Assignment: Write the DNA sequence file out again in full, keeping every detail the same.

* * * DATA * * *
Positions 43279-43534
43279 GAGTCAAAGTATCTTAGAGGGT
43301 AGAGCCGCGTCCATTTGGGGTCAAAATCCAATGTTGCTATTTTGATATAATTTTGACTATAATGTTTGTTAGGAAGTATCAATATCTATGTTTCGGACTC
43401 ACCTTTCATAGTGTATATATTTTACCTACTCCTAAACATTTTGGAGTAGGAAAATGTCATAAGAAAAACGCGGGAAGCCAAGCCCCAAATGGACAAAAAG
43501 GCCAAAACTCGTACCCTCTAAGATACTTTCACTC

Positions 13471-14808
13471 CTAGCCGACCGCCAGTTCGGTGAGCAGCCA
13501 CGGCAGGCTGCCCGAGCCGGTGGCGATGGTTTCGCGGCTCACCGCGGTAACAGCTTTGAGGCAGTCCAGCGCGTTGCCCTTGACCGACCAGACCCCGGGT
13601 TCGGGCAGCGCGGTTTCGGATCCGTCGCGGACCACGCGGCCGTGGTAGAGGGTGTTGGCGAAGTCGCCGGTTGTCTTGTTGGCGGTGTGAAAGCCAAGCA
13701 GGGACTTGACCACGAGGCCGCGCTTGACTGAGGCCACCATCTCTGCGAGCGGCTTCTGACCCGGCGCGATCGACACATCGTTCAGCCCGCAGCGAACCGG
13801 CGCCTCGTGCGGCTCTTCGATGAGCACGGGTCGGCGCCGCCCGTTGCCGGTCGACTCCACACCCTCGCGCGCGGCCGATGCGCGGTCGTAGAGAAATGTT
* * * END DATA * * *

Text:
Positions 43279-43534
43279 GAGTCAAAGTATCTTAGAGGGT
43301 AGAGCCGCGTCCATTTGGGGTCAAAATCCAATGTTGCTATTTTGATATAATTTTGACTATAATGTTTGTTAGGAAGTATCAATATCTATGTTTCGGACTC
43401 ACCTTTCATAGTGTATATATTTTACCTACTCCTAAACATTTTGGAGTAGGAAAATGTCATAAGAAAAACGCGGGAAGCCAAGCCCCAAATGGACAAAAAG
43501 GCCAAAACTCGTACCCTCTAAGATACTTTCACTC

Positions 13471-14808
13471 CTAGCCGACCGCCAGTTCGGTGAGCAGCCA
13501 CGGCAGGCTGCCCGAGCCGGTGGCGATGGTTTCGCGGCTCACCGCGGTAACAGCTTTGAGGCAGTCCAGCGCGTTGCCCTTGACCGACCAGACCCCGGGT
13601 TCGGGCAGCGCGGTTTCGGATCCGTCGCGGACCACGCGGCCGTGGTAGAGGGTGTTGGCGAAGTCGCCGGTTGTCTTGTTGGCGGTGTGAAAGCCAAGCA
13701 GGGACTTGACCACGAGGCCGCGCTTGACTGAGGCCACCATCTCTGCGAGCGGCTTCTGACCCGGCGCGATCGACACATCGTTCAGCCCGCAGCGAACCGG
13801 CGCCTCGTGCGGCTCTTCGATGAGCACGGGTCGGCGCCGCCCGTTGCCGGTCGACTCCACACCCTCGCGCGCGGCCGATGCGCGGTCGTAGAGAAATGTT